In transcribing the following passage from I have followed the Hathi Trust Digital Library’s generally accurate online version, corrected errors in the OCR, and added links to material in the Victorian Web. — George P. Landow
The greater part of "Russian Projects against India" has appeared before in the form of articles written for various magazines during the last eight or nine years, and has not therefore been prompted by the recent complications. They have been, as the author assures us, "all written with one object " — namely, to show that Russia's Central Asian expeditions have always been undertaken, not for the sake of an improved frontier, nor for commercial purposes, "but simply in order to place Russia in a position to threaten, and, on a fitting opportunity attack India." This is frank, and we are bound to say that for a Russophobe Mr. Edwards is singularly fair. His narrative is truthful and straightforward, and he indulges in no abuse of Muscovite treachery, though he records at least one signal instance of it. But from Mr. Edwards' own narrative we arrive at a conclusion quite opposed to that he wishes us to draw. For it seems indisputable that the earlier expeditions — almost all, down to the last thirty years — were planned for entirely different reasons. Some had for their object the liberating of Russian subjects, more than a thousand of whom were at one time held in slavery of the harshest kind at Khiva ; others were prompted with the hope of opening up trade with Khiva and Bokhara — a vain hope based on exaggerated notions of the importance of such a trade. It is not until we come down to the time of the Crimean war that an invasion of India was seriously contemplated. Colonel Duhamel's memorandum, presented to the Emperor Nicholas in 1854, states that "the present war imposes upon Russia the duty of showing how she can attack England in her only vulnerable point — in India — and thus force her to assemble so great a force in Asia as to weaken her action in Europe." The same policy is energetically urged in SkobelefFs famous "project," written in 1877. He says, "A know ledge of this region and its resources leads inevitably to the conclusion that our presence in Turkestan, in pursuance of Russian interests, is justified solely on the ground of an endeavour to. solve the Eastern question in our own favour from this quarter." But, whatever Russia's motive may be at present, it seems clear from Mr. Edwards' . most interesting narrative that she would never have been where she is had not other and less sinister motives existed. Apart from their political importance the story of these expeditions is of great military and general interest. The hardships endured by the Russian troops under Perofski, and later under Kauffmann, prove the metal of the Muscovite soldier.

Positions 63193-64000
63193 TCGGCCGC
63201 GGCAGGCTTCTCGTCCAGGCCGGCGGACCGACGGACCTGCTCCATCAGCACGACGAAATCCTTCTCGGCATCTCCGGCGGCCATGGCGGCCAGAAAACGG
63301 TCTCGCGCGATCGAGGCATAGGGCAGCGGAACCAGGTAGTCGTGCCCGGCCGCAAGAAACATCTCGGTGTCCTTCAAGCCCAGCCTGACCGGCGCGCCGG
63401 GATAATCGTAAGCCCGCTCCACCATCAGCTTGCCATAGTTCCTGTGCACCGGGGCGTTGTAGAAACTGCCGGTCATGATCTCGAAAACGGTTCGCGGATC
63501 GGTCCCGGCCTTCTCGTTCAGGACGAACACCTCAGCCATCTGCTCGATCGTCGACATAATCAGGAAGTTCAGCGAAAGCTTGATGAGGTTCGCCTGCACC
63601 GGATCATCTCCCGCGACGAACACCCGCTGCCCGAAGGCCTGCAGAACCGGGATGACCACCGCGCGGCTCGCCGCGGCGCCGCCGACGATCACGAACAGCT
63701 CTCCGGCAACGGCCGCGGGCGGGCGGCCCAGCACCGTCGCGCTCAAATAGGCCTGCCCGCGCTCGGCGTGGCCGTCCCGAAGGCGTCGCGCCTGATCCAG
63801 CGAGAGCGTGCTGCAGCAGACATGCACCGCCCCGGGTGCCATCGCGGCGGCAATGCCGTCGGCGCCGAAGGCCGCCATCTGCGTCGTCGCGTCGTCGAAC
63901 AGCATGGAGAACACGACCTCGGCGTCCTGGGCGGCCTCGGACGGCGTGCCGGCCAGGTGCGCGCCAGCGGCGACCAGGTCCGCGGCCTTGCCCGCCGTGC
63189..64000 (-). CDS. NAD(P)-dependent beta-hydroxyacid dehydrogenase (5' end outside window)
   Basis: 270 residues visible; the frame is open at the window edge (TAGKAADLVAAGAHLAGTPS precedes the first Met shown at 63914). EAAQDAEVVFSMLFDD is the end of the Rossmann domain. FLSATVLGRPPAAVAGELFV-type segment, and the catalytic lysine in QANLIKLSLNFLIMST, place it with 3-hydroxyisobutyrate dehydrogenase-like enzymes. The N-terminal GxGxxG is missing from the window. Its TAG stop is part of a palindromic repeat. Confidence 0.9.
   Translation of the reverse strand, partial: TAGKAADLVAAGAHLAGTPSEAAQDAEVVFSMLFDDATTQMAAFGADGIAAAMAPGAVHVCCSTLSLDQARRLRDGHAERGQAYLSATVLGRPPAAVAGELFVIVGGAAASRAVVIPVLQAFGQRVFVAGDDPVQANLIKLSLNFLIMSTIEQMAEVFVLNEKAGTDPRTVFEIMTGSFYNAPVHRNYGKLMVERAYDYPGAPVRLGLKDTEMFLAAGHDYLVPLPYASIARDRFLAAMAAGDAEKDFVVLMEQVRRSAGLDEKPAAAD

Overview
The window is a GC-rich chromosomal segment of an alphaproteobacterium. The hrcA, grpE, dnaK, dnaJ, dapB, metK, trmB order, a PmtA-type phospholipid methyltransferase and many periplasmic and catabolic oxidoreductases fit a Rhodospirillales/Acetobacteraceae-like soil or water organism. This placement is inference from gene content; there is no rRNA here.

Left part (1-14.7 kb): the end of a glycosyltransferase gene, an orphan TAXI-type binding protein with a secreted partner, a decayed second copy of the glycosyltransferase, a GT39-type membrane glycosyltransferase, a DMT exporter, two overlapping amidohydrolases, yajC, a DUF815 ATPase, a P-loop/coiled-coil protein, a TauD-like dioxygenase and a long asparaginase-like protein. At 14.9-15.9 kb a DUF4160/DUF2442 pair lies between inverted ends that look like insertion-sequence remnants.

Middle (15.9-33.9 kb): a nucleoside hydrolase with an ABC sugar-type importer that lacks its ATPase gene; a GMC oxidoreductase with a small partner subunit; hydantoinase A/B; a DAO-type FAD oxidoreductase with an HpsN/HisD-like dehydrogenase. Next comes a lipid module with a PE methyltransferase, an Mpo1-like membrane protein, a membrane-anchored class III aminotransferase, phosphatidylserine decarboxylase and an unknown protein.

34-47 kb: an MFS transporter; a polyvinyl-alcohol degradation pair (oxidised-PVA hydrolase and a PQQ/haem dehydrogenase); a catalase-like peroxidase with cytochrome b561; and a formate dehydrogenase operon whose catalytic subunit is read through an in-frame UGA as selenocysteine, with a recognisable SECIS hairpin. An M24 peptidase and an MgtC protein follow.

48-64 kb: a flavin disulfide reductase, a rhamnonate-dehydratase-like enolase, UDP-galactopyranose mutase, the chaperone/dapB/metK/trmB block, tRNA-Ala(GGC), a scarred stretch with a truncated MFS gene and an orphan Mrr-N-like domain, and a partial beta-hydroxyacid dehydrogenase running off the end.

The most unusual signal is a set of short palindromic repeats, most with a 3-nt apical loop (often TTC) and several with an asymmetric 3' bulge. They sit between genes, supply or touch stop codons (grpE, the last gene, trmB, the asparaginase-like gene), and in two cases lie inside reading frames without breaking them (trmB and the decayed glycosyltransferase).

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- “England in Egypt” from the 1884 Westminster Review
“[Review of] Russian Projects against India, from the Czar Peter to General Skobelcff." By H. Sutherland Edwards. With Map. London: Remington & Co. 1885.” The Westminster Review. 68 n.s. (1885): 541. Hathi Trust Digital Library online version of a copy in the University of Michigan Library. Web. 31 August 2020.
Last modified 31 August 2020